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HRW: Syria refugees being deported from Jordan

Jordan’s Za’atari refugee camp which is home to 80,000 Syrian refugees [Save the Children]
Image of Jordan’s Za’atari refugee camp which is home to 80,000 Syrian refugees [Save the Children]

Jordanian authorities have been summarily deporting Syrian refugees, including collective expulsions of large families, Human Rights Watch said in a report released today.

The Syrians are not being given a meaningful chance to challenge their removal and Jordan has not assessed their need for international protection, the international NGO said.

According to the 27-page report entitled “‘I Have No Idea Why They Sent Us Back’: Jordanian Deportations and Expulsions of Syrian Refugees”, authorities deported 400 registered Syrian refugees each month during the first five months of 2017.

In addition, approximately 300 registered refugees each month returned to Syria during that time under circumstances that appeared to be voluntary.

Another estimated 500 refugees each month returned to Syria under circumstances that are unclear.

Jordan has hosted more than 654,500 Syrian refugees since 2001.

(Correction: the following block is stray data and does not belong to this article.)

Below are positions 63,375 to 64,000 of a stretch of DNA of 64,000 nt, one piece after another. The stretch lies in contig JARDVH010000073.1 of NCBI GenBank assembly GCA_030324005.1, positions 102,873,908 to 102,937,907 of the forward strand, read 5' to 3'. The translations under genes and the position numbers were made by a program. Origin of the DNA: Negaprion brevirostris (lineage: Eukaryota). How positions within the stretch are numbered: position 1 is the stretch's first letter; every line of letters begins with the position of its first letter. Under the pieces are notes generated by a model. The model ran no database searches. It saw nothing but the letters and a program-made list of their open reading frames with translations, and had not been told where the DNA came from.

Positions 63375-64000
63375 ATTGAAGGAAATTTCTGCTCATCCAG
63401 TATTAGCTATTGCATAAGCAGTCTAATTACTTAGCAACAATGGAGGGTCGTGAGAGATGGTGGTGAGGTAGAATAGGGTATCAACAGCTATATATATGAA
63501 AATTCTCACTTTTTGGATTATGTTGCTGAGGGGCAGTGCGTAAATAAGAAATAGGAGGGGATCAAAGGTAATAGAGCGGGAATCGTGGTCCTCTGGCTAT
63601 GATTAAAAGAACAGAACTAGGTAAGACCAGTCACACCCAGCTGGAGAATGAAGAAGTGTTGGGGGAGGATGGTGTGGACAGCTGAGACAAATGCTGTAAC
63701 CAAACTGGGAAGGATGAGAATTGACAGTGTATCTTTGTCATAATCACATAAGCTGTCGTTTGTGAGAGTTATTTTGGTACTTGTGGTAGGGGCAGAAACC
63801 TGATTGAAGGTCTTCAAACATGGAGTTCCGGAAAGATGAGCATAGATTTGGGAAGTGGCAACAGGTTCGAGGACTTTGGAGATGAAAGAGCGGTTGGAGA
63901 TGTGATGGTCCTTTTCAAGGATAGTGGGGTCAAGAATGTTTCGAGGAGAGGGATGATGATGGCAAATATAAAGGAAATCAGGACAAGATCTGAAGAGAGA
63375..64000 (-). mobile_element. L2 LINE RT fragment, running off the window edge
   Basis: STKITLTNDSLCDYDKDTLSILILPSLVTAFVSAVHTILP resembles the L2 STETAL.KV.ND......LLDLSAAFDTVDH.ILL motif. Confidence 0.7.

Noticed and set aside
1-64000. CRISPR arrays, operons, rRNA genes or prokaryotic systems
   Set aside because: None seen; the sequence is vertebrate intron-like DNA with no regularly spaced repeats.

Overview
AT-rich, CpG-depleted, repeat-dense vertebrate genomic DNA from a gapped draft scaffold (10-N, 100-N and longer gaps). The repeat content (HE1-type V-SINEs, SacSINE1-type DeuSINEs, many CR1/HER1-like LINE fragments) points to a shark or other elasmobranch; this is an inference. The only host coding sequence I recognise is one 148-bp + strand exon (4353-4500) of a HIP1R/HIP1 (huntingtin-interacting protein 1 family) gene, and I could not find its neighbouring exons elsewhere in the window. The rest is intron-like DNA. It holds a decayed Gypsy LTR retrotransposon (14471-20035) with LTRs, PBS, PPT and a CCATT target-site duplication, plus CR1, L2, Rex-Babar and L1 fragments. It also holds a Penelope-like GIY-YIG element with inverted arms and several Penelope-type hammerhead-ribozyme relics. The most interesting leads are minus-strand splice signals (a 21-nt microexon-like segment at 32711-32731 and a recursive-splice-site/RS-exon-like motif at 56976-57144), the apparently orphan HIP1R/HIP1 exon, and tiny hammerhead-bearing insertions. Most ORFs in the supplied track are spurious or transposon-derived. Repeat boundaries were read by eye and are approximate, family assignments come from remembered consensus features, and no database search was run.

Read: Jordan and the Syrian Badia

“Jordan shouldn’t be sending people back to Syria without making sure they wouldn’t face a real risk of torture or serious harm and unless they have had a fair opportunity to plead their case for protection,” said Bill Frelick, refugee rights director at Human Rights Watch.

But Jordan has collectively expelled groups of refugees, denied people suspected of security violations due process, and ignored the real threats deportees face upon return to Syria.

The increased deportation rates followed armed attacks on Jordanian forces, including an attack in northeast Jordan in June 2016 that killed seven, and attacks around the southern city of Karak in December 2016 that killed 19.

“Those suspected of posing threats should be given a fair opportunity to challenge the evidence against them and to have the authorities consider the risk of torture and other severe human rights abuse if returned,” Frelick said.

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